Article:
Activities and Organophosphate exposures: need for the numbers.
In the abstract, Coronado et al. (2004) state that
Little is known about pesticide exposure among farmworkers, and even less is known about the exposure associated with performing specific tasks.
The investigators open weakly by ignoring the substantial exposure (amount per person) data available related to work tasks of handlers [Pesticide Handlers Exposure Database; U.S. Environmental Protection Agency (EPA) 1995] and harvesters (U.S. EPA Transfer Coefficients) in the open literature and regulatory files of registrants and the U.S. EPA (U.S. EPA 1998).
We commend Coronado et al. (2004) for their use of a very large random sample of 213 farmworkers from 24 communities. The sensitive metabolite analyses of urine were reported as "percent detectable dimethyl metabolites" without reference to the total amounts measured in the various urine specimens. This is unacceptable for exposure assessment if their intent was, as they stated, to "examine the association between specific agricultural tasks and levels of exposure among adult workers and children living in the same household." Failure to report urine metabolite levels deprives readers of the opportunity to transform percentages to dose, a measure of exposure. Dose (micrograms per person) defines the relationship of agricultural task to organophosphate (OP) exposure. Coronado et al. (2004) must have calculated the metabolite levels, but their failure to present those data seriously devalues the contribution and the cooperation of their subjects.
Coronado et al. (2004) reported the percentage of detectable dimethyl urinary metabolites in children (n = 211; 2-6 years of age). These data do not permit estimation of dose, and they prohibit full evaluation of the relationship of exposure from parents' work tasks or other sources to the dimethyl metabolites from residential exposures, particularly diet (Krieger et al. 2003). It seems that the urine OP metabolite levels of children are more likely linked to dietary exposure (Zhang and Krieger 2004) than to environmental sources (Lowenhurz et al. 1997) proposed by Coronado et al. (2004). Meaningful discussion is again prohibited by the lack of metabolite urine levels presented.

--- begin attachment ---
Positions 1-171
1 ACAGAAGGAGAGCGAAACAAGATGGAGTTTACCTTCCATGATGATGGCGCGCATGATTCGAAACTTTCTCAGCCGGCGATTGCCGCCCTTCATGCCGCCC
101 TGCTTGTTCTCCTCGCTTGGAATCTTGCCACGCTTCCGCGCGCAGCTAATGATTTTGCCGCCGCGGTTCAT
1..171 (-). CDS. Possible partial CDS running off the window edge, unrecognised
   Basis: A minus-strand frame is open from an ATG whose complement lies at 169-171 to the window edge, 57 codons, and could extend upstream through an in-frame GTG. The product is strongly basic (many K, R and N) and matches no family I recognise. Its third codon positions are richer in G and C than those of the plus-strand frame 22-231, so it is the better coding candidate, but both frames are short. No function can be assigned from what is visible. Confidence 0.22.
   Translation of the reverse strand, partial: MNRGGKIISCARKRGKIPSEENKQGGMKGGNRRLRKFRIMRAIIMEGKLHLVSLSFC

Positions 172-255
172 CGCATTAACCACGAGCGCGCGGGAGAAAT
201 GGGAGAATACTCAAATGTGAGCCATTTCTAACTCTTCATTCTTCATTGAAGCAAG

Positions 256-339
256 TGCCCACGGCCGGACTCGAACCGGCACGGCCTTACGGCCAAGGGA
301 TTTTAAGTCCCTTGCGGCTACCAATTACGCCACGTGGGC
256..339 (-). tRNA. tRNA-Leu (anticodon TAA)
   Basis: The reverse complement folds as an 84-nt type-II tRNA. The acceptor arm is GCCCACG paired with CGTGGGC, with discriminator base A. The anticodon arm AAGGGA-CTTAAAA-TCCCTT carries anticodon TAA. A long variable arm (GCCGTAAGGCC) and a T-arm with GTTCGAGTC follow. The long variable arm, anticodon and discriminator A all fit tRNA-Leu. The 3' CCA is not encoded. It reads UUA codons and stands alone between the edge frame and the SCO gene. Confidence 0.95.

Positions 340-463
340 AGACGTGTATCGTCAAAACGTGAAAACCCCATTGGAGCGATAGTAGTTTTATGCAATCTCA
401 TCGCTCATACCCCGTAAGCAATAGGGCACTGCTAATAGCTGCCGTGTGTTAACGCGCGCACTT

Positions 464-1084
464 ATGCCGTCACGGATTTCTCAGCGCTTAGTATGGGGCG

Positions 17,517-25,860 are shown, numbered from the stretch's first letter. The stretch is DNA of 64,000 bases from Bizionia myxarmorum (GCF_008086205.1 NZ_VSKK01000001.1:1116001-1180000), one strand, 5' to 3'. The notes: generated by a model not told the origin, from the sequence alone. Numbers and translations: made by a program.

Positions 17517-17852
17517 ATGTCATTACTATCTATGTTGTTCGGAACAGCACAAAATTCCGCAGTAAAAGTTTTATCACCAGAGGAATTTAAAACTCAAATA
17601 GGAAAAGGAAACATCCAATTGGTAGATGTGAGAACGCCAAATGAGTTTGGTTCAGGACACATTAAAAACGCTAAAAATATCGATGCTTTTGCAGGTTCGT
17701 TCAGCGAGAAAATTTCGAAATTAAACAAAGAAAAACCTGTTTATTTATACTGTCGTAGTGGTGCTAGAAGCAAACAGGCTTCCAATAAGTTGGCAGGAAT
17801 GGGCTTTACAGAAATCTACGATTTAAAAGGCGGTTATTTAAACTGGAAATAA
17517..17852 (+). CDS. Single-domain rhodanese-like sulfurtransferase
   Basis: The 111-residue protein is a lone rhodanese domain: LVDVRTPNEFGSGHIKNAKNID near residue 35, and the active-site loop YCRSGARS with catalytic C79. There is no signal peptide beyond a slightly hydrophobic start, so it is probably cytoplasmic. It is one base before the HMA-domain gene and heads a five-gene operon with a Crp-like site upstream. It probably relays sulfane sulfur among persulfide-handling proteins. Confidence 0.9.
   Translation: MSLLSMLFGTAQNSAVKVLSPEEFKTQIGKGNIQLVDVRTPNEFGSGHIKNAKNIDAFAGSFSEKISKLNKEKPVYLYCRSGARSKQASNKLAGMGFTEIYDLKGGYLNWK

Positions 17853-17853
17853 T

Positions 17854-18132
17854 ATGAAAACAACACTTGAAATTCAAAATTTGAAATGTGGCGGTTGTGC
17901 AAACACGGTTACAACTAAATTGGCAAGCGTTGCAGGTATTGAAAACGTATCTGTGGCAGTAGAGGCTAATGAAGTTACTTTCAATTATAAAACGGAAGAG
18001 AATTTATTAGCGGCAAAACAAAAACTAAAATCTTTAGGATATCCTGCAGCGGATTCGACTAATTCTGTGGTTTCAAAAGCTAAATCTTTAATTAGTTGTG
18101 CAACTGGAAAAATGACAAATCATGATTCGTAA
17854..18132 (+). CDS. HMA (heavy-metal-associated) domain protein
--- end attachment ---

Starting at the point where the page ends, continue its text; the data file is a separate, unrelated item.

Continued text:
The data presented by Coronado et al. (2004) are not adequate. We believe that the metabolite levels in urine should be published in EHP or otherwise made available to investigators.
The authors declare they have no competing financial interests.
Coronado GD, Thompson B, Strong L, Griffith WC, Islas I. 2004. Agricultural task and exposure to organophosphate pesticides among farmworkers. Environ Health Perspect 112:142-147.
Krieger RI, Dinoff TM, Williams RL, Zhang X. 2003. Preformed biomarkers in produce inflate human organophosphate exposure assessements [Letter]. Environ Health Perspect 111:A688.
Lowenhurz C, Fenske RA, Simcox NJ, Bellamy G, Kalman D. 1997. Biological monitoring of organophosphorus pesticide exposure among children of agricultural workers. Environ Health Perspect 105:1344-1353.
U.S. EPA. 1995. Pesticide Handlers Exposure Database. Washington, DC:U.S. Environmental Protection Agency, Office of Pesticide Programs, Occupational and Residential Exposure Branch.
U.S. EPA. 1998. EPA Series 875--Occupational and Residential Exposure Test Guidelines. Group B--Postapplication Exposure Monitoring Test Guidelines. Washington, DC:U.S. Environmental Protection Agency, Office of Pesticide Programs.
Zhang X, Krieger RI. 2004. Dialkyl phosphates (DAPs) in produce confound biomonitoring in organophosphate risk assessment [Abstract]. Toxicologist 78:528.
Robert I. Krieger
Personal Chemical Exposure Program
Department of Entomology
University of California, Riverside
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|Title Annotation:||Perspectives: Correspondence|
|Publication:||Environmental Health Perspectives|
|Date:||Sep 1, 2004|
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